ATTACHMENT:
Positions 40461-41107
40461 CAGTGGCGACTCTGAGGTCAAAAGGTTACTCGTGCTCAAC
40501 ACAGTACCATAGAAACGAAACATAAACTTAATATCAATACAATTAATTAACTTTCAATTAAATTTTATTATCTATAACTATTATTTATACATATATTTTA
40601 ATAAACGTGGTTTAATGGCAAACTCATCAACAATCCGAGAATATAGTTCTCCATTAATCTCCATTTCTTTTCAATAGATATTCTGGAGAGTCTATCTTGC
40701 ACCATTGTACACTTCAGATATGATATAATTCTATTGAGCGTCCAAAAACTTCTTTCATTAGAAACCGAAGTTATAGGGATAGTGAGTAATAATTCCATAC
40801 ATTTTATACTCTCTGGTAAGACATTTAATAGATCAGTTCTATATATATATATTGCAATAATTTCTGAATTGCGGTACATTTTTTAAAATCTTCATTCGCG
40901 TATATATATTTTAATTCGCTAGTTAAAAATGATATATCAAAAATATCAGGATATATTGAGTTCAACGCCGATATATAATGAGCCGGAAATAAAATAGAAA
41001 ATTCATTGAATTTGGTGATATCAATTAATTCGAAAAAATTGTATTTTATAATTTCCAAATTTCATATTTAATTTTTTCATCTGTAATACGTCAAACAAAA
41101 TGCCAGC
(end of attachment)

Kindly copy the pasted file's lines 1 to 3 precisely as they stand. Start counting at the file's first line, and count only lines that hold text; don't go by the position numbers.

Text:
Positions 40461-41107
40461 CAGTGGCGACTCTGAGGTCAAAAGGTTACTCGTGCTCAAC
40501 ACAGTACCATAGAAACGAAACATAAACTTAATATCAATACAATTAATTAACTTTCAATTAAATTTTATTATCTATAACTATTATTTATACATATATTTTA